My worry was so intense that I didn’t have enough strength to continue making art. I called Dave, but he was on business trips and didn’t return my messages. I called Rhonda, but she could never talk for long.
I couldn’t. I had to work. I had to teach myself what I’d forgotten. I didn’t have time to commit to carving. Their smooth, unblemished sides reproached me. I painstakingly hoisted them into the attic. I took down the art. I put away the easel. I tried to forget.
The meeting was swift and brutal. My work was no longer satisfactory. I took a slow breath, nodding. I began to explain that this was what I had been trying to tell them, that I wasn’t able to understand how to do the work!
“It’s come to our attention that you have seriously jeopardized the Hammer accounts. Fortunately, our new chairman Dave Bradshaw alerted us in time to have the inaccurate reports corrected.” They looked at me with indignation on their faces. “Honestly, what were you thinking? Did you think you could falsify corporate data and not have it found out?”
I couldn’t get a word out. I looked from one unsympathetic face to the other. Dave ALERTED them? Dave?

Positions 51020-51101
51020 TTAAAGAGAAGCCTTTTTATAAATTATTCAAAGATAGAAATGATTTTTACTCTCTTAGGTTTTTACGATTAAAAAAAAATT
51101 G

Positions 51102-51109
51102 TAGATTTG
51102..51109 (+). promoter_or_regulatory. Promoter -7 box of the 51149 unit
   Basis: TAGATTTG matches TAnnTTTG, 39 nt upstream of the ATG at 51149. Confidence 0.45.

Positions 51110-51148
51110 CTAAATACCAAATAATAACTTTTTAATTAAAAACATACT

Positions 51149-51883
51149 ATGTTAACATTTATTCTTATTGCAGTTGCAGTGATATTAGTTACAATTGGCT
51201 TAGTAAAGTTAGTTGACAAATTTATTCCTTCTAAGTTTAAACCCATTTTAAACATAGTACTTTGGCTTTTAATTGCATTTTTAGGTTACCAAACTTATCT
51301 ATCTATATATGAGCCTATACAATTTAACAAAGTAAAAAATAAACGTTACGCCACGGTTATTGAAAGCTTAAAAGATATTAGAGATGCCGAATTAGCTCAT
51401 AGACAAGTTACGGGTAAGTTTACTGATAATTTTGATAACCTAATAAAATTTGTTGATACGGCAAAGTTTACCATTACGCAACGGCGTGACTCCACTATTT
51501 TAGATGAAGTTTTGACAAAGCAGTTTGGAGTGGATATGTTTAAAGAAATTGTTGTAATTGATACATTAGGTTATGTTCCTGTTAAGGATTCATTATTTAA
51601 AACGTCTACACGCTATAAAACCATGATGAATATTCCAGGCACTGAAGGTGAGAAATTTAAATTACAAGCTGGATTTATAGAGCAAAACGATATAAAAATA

“I’m personally deeply ashamed of you,” Ernie said in his infantile voice. His youthful face was strained. “You were my most trusted accountant. You helped create the algorithms that run all of our software! I don’t think there’s a financial record in the company that you haven’t touched in one way or another. Do you even realize the position that you’ve put us in? Everything our company does is now open to scrutiny! We could all be in front of a grand jury testifying any day now!” He looked directly at me, her eyes full of hurt. “How could you? Why did you do this to us?”
The second officer set the chair back on its feet and seated himself. The first officer was glowering at me from the other side of the room. The third officer remained in the corner. “We already know you didn’t do it for the money.” He held up my bank records. “Lots of cash in your checking and savings accounts, multiple mutual funds, all bills paid on time. Not even a late notice in the past five years.”
I stared at my hands.